Beyond just crypto, our focus with this newsletter is to provide information on all facets of the blockchain and crypto space. Today, Sam Ewen, Head of CoinDesk Studios & Web3, takes us through the evolution of loyalty programs leveraging blockchain and why that matters. Big brands are building in this space; we will look at some companies adapting new technology to improve systems. These are interesting use cases.
As advisors, how do you look at companies taking advantage of new technologies to improve legacy systems or gain further competitive advantages?
Also, we address some common NFT myths after the main article in the Ask an Expert section.
Why are some of the biggest brands and most successful entrepreneurs looking to reimagine loyalty programs utilizing blockchains
While rewards with purchase and other forms of loyalty plans have been around since the 1790s, American Airlines is often credited with jumpstarting the modern loyalty program when it introduced the AAdvantage frequent flier program in 1981. Since then, 80% of Americans are members of at least one membership or loyalty program, and the number for Gen Z is almost as strong with 70% of them participating in these types of programs in a desire to get exclusive rewards and perks. So with a model that seems to have been proven for over 40 years, why are some of the largest brands and most connected builders exploring blockchain solutions to supercharge their loyalty and rewards offering?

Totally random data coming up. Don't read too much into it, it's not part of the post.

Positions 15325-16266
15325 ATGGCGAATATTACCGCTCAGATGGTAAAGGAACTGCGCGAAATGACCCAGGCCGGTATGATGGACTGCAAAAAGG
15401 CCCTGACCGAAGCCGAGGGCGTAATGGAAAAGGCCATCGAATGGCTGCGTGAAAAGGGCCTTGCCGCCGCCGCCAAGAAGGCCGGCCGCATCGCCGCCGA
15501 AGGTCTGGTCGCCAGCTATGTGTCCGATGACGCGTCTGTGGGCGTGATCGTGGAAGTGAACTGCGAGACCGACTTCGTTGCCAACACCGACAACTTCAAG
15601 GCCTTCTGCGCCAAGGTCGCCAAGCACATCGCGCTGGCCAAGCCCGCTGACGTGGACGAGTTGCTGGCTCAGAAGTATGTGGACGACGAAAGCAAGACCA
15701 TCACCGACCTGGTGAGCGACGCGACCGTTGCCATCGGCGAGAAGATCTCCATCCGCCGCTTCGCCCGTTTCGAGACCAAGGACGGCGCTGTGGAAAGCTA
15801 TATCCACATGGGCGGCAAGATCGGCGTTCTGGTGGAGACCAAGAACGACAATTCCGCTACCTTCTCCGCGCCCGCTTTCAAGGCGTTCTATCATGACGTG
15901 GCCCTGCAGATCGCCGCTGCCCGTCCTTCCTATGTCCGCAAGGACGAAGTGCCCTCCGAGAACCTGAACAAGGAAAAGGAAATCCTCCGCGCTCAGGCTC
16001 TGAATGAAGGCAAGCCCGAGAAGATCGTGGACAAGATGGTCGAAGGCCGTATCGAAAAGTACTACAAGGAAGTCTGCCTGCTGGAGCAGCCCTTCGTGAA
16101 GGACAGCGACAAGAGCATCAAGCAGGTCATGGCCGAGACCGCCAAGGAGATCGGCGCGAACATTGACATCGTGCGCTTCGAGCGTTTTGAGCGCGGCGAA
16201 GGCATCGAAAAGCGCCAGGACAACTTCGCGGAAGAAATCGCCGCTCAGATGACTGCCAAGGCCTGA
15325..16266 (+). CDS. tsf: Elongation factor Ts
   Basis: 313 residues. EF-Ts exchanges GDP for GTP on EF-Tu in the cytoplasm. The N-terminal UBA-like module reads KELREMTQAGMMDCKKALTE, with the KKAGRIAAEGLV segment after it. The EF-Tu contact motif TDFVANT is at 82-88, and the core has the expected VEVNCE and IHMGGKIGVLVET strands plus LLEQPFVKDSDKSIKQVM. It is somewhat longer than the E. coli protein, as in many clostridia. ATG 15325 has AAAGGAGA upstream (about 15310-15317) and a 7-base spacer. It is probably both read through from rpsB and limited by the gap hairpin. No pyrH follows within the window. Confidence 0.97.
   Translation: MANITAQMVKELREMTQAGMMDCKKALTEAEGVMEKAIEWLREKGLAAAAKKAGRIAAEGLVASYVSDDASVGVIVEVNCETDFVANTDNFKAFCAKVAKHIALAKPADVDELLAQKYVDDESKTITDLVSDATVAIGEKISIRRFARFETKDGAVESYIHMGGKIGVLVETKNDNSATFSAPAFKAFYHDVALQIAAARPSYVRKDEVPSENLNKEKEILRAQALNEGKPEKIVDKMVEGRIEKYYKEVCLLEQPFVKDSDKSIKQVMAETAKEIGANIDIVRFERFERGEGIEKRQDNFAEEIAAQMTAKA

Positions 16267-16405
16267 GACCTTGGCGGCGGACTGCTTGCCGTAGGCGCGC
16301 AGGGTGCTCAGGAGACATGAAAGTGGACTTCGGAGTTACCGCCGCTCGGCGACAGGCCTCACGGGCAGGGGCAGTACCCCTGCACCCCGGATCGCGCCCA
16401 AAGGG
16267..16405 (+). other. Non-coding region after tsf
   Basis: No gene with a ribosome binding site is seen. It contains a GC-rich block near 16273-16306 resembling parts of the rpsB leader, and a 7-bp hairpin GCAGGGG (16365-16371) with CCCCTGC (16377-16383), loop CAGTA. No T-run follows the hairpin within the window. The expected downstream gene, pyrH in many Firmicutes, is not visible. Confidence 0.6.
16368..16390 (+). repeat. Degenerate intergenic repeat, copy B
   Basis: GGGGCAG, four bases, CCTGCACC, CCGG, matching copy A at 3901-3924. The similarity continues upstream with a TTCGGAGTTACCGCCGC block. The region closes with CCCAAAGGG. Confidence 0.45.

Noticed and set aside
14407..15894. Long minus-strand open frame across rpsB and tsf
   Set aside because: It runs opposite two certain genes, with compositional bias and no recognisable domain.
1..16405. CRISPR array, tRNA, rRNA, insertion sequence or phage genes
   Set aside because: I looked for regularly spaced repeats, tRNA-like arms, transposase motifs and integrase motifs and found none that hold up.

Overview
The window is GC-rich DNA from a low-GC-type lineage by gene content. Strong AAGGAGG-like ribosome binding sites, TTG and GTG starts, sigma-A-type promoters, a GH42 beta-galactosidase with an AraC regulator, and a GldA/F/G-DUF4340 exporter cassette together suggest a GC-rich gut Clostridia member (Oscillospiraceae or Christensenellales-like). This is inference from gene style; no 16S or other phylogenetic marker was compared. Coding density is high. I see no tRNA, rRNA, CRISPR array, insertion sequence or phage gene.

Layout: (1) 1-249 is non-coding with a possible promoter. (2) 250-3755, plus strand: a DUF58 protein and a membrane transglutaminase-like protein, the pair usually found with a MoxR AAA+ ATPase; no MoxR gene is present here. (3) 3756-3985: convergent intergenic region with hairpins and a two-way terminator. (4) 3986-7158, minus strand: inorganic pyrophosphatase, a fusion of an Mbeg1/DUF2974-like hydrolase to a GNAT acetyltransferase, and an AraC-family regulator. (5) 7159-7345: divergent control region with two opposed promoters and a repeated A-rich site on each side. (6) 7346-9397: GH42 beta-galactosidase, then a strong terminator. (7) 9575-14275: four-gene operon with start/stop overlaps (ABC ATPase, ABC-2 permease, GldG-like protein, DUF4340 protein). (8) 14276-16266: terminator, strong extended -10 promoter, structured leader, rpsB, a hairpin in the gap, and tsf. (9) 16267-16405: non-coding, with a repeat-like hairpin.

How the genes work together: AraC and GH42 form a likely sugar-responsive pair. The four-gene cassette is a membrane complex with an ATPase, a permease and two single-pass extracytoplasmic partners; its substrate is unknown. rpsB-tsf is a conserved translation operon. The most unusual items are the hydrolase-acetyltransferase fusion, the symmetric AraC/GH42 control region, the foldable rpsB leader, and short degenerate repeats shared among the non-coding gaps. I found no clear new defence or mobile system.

In 2023 we have seen consumer backlash as brands try and extract more value from consumers in order to gain access to perks that had seemed standard. Just witness the mea culpa that Delta issued after a fierce response to them raising the minimum spend and number of flights needed to access even their lowest-level flier perks. Which leads us to a simple premise sparked by Salesforce’s Marc Mathieu, to paraphrase: “Brands should not try and extract the most value from their top customers, but figure out how to reward their best customers and make them feel special.” To take that one step further, what if there were systems in place that rewarded a variety of actions both owned and operated by the brand and those out in the social and experiential world? This is where the blockchain comes in.
One of the best use cases for blockchains is loyalty and rewards, for a few key reasons:
Transparency: All transactions on a blockchain can be transparently viewed by any party with permission, which can increase trust among users.
Security: Blockchain uses cryptographic techniques that ensure that once a transaction has been added to the ledger, it cannot be altered or deleted.
Interoperability: Blockchain can enable different loyalty programs to be interoperable. Customers can potentially transfer and consolidate rewards from different programs, enhancing the user experience.
There are other benefits but features like these start to unlock new consumer opportunities and grow loyalty into a multi-use ecosystem for forward thinking brands.
Let’s touch on a few brands exploring blockchain loyalty:
Lufthansa – Lufthansa, a large European airline, has introduced Uptrip, an application that lets fliers collect NFTs by doing actions like scanning boarding passes, which then can unlock perks such as flight upgrades and airport lounge access. While still in beta, the project already has seen over 20,000 signups.